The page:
Sinn Féin border poll position is consistent: Mary Lou McDonald
Mary Lou McDonald has rejected suggestions that the party's position on a border poll has been inconsistent.
In July, the Sinn Féin leader said a referendum on Irish unity should not be held while uncertainty around Brexit remained.
But within 24 hours of her initial statement, the Dublin Central TD said her party wanted a border poll "as soon as possible" and that it should not be delayed by the "chaos of the Tory Brexit".
The sudden U-turn drew criticism from opponents who suggested Ms McDonald had been leaned on by senior backroom figures in Sinn Féin.
When quizzed yesterday, the party president insisted that her position had been consistent.
Speaking to RTÉ from the Sinn Féin 'think-in' in Co Cavan, Ms McDonald denied that she flip-flopped on the matter.
She said the two statements were "hardly a reversal" and that her party had always advocated a united Ireland.
"I have consistently said that a chaotic or crash Brexit is not the ideal acoustic – it's not the ideal background noise for what needs to be a very reasoned, respectful debate," she said.
"However, if the British government insist on crashing out of the European Union there will have to be a referendum on the union because the British could not inflict that level of jeopardy and damage on this country and imagine they would not put the constitutional question."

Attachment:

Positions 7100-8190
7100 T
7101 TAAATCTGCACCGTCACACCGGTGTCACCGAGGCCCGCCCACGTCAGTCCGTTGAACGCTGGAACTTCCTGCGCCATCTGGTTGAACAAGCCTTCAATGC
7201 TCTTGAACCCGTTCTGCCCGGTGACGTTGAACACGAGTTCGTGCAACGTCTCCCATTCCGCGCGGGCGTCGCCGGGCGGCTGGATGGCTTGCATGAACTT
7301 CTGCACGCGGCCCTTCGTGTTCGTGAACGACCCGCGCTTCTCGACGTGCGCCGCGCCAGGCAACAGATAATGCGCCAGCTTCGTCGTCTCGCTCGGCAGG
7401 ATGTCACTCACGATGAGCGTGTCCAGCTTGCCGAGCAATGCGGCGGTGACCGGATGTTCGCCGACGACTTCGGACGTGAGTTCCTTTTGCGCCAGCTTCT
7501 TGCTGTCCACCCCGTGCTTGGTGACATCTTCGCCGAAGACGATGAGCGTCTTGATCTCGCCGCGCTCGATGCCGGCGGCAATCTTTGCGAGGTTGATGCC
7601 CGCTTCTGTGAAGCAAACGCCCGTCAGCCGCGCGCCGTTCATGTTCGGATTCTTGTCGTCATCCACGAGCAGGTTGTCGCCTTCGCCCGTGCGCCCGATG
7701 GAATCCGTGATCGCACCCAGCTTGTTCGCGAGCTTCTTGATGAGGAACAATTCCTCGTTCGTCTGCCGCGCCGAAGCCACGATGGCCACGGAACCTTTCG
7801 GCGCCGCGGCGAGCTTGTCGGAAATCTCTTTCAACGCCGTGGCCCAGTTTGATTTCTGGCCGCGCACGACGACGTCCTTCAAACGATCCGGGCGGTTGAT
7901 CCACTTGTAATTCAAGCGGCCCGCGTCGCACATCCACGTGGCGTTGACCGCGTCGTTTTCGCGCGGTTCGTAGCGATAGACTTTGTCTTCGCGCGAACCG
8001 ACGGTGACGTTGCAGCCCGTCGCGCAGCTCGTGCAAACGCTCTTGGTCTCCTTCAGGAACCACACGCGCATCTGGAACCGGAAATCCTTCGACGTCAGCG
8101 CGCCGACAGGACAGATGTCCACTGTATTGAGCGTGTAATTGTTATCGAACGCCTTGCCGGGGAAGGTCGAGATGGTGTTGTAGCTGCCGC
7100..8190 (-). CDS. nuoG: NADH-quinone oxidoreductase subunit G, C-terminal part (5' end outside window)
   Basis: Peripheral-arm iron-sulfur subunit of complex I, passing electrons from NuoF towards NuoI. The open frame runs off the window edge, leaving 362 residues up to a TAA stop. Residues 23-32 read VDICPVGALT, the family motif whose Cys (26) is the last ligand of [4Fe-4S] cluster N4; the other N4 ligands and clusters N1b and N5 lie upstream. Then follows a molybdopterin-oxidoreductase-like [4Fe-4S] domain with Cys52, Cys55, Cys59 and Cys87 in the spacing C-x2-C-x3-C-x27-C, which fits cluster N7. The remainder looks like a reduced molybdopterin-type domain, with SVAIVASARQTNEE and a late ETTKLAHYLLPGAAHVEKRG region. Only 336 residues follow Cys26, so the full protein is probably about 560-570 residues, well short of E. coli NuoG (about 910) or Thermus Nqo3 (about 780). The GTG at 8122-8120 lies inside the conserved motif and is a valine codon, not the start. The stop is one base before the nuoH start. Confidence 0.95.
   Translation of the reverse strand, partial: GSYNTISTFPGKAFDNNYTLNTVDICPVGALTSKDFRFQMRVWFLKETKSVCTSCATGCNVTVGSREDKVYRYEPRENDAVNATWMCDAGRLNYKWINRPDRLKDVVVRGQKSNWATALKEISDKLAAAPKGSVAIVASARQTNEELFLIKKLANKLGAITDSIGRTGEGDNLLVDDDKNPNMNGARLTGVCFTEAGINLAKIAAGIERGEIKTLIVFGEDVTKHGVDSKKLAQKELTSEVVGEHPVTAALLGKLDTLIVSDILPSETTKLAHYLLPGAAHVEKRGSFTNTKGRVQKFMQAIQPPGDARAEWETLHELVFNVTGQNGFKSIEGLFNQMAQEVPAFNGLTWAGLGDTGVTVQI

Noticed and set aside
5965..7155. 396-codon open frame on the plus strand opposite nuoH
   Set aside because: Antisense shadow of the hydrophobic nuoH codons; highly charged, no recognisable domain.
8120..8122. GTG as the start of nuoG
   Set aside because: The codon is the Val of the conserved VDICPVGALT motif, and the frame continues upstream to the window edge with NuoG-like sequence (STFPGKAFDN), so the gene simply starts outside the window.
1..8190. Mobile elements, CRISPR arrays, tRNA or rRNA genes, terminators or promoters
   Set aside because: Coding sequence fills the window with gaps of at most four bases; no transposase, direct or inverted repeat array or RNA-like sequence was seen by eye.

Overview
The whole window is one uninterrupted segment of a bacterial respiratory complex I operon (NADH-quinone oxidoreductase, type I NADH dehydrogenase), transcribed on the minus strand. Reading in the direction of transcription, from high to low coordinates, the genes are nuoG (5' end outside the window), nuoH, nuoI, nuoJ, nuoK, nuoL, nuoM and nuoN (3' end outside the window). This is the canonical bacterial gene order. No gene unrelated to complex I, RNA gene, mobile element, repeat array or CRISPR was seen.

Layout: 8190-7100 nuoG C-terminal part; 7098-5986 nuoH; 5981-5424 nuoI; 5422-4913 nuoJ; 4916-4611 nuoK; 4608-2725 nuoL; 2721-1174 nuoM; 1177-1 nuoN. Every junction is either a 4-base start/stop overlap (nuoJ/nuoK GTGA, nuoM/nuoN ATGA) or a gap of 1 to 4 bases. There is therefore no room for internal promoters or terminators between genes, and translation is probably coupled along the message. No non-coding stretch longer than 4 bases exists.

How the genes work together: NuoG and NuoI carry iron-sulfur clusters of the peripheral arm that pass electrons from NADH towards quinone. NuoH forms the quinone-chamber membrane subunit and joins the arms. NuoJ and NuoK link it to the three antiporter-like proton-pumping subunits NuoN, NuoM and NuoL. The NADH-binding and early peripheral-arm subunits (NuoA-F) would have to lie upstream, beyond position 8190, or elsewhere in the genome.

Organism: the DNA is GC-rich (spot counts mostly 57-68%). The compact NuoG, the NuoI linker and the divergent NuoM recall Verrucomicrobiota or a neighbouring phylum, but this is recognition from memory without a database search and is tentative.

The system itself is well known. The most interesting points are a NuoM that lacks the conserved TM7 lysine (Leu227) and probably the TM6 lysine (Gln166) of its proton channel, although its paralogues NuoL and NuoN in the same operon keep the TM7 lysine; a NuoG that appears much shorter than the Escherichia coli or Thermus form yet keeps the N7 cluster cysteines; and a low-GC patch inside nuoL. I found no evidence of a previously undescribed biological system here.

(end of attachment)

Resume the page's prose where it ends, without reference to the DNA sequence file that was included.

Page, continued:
Ms McDonald denied the suggestion that she had been "nobbled" or forced to qualify the party's position.
She repeated that she did not want a border poll in the context of a "crash Brexit" because that would be "bad for Ireland north and south".
Meanwhile, an internal Sinn Féin document has revealed that thousands of public sector jobs could be lost in the event of a united Ireland.
An internal party paper says reunification will "of course" lead to "efficiencies in public services" as government agencies north and south merge.
The draft document entitled 'Irish Unity - An Activist's Guide' sets out a series of questions and answers under a heading 'How to have a conversation about Irish unity'.
While conceding that jobs will be shed as duplicated services are consolidated, the document argues: "Irish unity creates the potential to address these shortcomings in public services, ensuring that we can deliver better outcomes to communities and families as well as benefit from the elimination of duplication. Public sector planning is one of the pieces of work that needs to start now."
The paper also contests that there will be extra taxes to replace the multi-billion subsidy the north receives every year as "increase in economic growth post-unity, the need for any subvention, would disappear".